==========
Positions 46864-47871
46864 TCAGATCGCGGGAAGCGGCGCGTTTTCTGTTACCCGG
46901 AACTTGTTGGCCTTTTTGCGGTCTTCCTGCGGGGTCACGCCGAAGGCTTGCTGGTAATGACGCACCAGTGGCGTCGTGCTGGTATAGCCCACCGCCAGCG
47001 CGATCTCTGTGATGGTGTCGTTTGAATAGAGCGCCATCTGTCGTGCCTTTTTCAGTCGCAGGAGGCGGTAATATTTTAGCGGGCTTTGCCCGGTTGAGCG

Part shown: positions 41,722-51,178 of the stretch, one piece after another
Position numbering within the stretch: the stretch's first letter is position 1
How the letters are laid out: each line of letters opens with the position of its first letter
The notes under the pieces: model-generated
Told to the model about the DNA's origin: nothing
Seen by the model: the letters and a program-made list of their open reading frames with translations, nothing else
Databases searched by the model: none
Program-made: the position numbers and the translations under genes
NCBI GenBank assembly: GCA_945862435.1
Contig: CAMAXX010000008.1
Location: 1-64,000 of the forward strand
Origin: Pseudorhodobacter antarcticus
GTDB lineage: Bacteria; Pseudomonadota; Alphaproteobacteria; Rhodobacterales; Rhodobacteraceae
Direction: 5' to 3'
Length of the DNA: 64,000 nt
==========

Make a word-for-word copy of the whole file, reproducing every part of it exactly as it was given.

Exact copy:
Positions 46864-47871
46864 TCAGATCGCGGGAAGCGGCGCGTTTTCTGTTACCCGG
46901 AACTTGTTGGCCTTTTTGCGGTCTTCCTGCGGGGTCACGCCGAAGGCTTGCTGGTAATGACGCACCAGTGGCGTCGTGCTGGTATAGCCCACCGCCAGCG
47001 CGATCTCTGTGATGGTGTCGTTTGAATAGAGCGCCATCTGTCGTGCCTTTTTCAGTCGCAGGAGGCGGTAATATTTTAGCGGGCTTTGCCCGGTTGAGCG

Part shown: positions 41,722-51,178 of the stretch, one piece after another
Position numbering within the stretch: the stretch's first letter is position 1
How the letters are laid out: each line of letters opens with the position of its first letter
The notes under the pieces: model-generated
Told to the model about the DNA's origin: nothing
Seen by the model: the letters and a program-made list of their open reading frames with translations, nothing else
Databases searched by the model: none
Program-made: the position numbers and the translations under genes
NCBI GenBank assembly: GCA_945862435.1
Contig: CAMAXX010000008.1
Location: 1-64,000 of the forward strand
Origin: Pseudorhodobacter antarcticus
GTDB lineage: Bacteria; Pseudomonadota; Alphaproteobacteria; Rhodobacterales; Rhodobacteraceae
Direction: 5' to 3'
Length of the DNA: 64,000 nt